Trochim, B. (2006) types of surveys, select the survey method, construct the survey, types of questions; decisions about question content; decisions about question wording


Oct 14: Survey Construction

decisions about response format; and, question placement and sequence advantages and disadvantages of survey methods,Survey research, and Scaling

Entry #5 Due


Oct 16: Exam #1

study guide

Week 8: Preparing and Analyzing Data 

Oct 19: Data Collection

ICPSR Workshop


Oct 21: Descriptive Statistics

ICPSR Workshop -- Take 2 :-)

Oct 23: Descriptive Statistics (just skim...we'll discuss next week)

Trochim. Data Preparation

Trochim, B. (2007). Data Preparation. 

Statsoft. Basic Statistics. Up to – Breakdown: Descriptive Statistics by Groups

Using SPSS:

GHowell, D. (2007) SPSS Manual -The Short Version.

Gamble, A. (2001) The Dummy's Guide to Using SPSS.

Week 9: Analyzing Data (Inferential Statistics)

Oct 26

Entry #6 Due

Oct 28


oct 30:


Week 10: Broadening Positivist Analysis

Nov 2:

Statsoft. Basic Statistics. The rest of the page.

Nov 4:

Inferential Statistics, the t-test for differences between groups, General Linear Model, dummy variables,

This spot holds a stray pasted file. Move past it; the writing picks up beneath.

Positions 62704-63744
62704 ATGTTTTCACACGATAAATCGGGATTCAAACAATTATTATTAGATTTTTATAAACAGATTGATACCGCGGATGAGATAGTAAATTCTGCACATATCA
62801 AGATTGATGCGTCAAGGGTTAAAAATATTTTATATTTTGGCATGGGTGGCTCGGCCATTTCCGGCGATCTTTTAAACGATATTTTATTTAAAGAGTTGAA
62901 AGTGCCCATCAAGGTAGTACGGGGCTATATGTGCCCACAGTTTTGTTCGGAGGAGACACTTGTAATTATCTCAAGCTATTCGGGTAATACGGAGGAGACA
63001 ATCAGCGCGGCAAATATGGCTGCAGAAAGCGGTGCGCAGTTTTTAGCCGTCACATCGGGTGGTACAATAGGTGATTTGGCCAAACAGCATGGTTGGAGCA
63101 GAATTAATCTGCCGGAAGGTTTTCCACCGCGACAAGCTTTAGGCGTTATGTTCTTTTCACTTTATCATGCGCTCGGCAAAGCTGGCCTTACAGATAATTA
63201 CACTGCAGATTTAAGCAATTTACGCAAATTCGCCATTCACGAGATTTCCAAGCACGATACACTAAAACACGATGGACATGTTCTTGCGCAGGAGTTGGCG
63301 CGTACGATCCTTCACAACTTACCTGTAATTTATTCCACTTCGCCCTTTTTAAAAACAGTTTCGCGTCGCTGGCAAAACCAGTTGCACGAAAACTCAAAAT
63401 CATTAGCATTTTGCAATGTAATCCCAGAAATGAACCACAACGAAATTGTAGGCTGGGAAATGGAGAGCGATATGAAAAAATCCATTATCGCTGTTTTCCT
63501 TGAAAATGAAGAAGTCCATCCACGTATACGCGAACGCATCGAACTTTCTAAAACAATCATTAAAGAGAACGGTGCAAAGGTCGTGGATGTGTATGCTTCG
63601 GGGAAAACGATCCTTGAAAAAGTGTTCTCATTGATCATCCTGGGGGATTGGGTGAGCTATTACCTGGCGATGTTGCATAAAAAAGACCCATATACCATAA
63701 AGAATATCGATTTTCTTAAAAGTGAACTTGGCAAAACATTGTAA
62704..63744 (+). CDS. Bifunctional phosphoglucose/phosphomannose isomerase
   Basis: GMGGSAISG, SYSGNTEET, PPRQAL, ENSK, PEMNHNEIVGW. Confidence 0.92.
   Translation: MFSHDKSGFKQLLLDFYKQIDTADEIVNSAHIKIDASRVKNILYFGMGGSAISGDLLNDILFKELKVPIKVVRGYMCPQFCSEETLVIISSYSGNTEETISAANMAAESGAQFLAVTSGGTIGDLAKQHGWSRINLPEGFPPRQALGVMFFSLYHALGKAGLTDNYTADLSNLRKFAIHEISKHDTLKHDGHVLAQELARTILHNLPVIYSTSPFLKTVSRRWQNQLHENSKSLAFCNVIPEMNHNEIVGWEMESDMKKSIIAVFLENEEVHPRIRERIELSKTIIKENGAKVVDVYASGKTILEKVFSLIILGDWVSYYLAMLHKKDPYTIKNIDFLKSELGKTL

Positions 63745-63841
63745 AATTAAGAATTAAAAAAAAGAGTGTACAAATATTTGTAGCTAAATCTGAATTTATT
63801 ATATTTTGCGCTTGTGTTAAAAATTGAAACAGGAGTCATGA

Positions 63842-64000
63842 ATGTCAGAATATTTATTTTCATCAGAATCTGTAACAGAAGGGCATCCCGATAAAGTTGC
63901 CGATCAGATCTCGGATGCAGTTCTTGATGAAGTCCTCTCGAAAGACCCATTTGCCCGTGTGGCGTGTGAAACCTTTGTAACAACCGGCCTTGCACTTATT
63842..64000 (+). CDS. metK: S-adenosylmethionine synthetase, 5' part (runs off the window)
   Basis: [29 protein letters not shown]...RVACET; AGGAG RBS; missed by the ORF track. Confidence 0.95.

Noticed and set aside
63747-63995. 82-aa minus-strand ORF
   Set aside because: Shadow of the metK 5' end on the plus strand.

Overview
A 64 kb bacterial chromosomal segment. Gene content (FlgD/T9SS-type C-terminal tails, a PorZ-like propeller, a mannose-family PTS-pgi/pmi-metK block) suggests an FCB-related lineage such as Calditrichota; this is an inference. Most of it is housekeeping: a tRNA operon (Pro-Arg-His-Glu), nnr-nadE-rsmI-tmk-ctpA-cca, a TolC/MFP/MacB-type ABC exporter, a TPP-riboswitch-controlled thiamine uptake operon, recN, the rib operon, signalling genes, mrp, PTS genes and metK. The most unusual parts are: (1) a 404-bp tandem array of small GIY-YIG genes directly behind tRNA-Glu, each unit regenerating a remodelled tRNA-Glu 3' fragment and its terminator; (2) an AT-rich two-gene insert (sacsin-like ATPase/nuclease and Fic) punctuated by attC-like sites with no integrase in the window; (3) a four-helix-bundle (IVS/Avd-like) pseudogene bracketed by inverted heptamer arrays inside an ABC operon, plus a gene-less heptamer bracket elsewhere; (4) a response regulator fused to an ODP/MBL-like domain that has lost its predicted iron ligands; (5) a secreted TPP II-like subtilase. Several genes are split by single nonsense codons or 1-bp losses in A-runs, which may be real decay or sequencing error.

Entry #7 Due

Nov 6:

Analysis of Variance (ANOVA) Model, Analysis of Covariance statistical model, General Linear Model.

Week 11: Doing Qualitative Research

Nov 9: 

Nov 11: Feminism Randall in Stoker and Marsh (109-130)


Power Point Slide

Nov 13: Interpretative (Phenomenonological) Theory - Bevir and Rhoades in Stoker and Marsh (131-152)

Power Point Slide

Entry #8 Due

Week 12: Doing Qualitative Research

Nov 16: Qualitative Methods - Devine in Stoker and Marsh (197-215) 

Trochim, B. Qualitative research, The Qualitative Debate, Qualitative Data, Qualitative Approaches, Qualitative Methods, Qualitative Validity 


Optional: We'll go over tomorrow: Good writing in political science

Nov 18: Qualitative Interviewing and Field Work

Shepard, N. (2003) Qualitative Interviewing Online. 

AAA. Doing Anthropology: FieldWork. Video. 

Entry #9 Due


Nov 20: Mixed Method Research

Combining Qualitative and Quantitative Methods; M.Read and D.Marsh

Week 13: Writing Up Data

Entry #10 Due

Nov 23: Trochim Write-Up,Key Elements,Formatting,Sample Paper

Leeds (2007) Guide to writing graduate papers in political science. Rice University.

Nov 25 - 27: Thanksgiving Holiday (No Class)

Week 14: Presenting Data and Going Forward

Nov 30: Presenting Data


Pink, D. *(2007) "Pecha Kucha: Get to the Point, then Sit Down." Wired Magazine. and Presentation 

Presentation Zen. (2007) Power Point Tips that Are Clear and to the Point

Bales, N. (2007) Framing Issues for Public Consideration. Frameworks Institute

Dec 2: Normative Theory - Buckler in Stoker and Marsh (172-193)


Entry # 11 Due

Dec 4: Flyvbjerg, B. (2005) Social Science that Matters. Foresight Europe.

PowerPoint Slide

Week 15: Conclusion and Final

Dec 7: Conclusions; D.Marsh and G.Stoker

Entry #13 Due

Dec 9: Exam #2

Dec 11: Final Presentations

Entry # 14 Due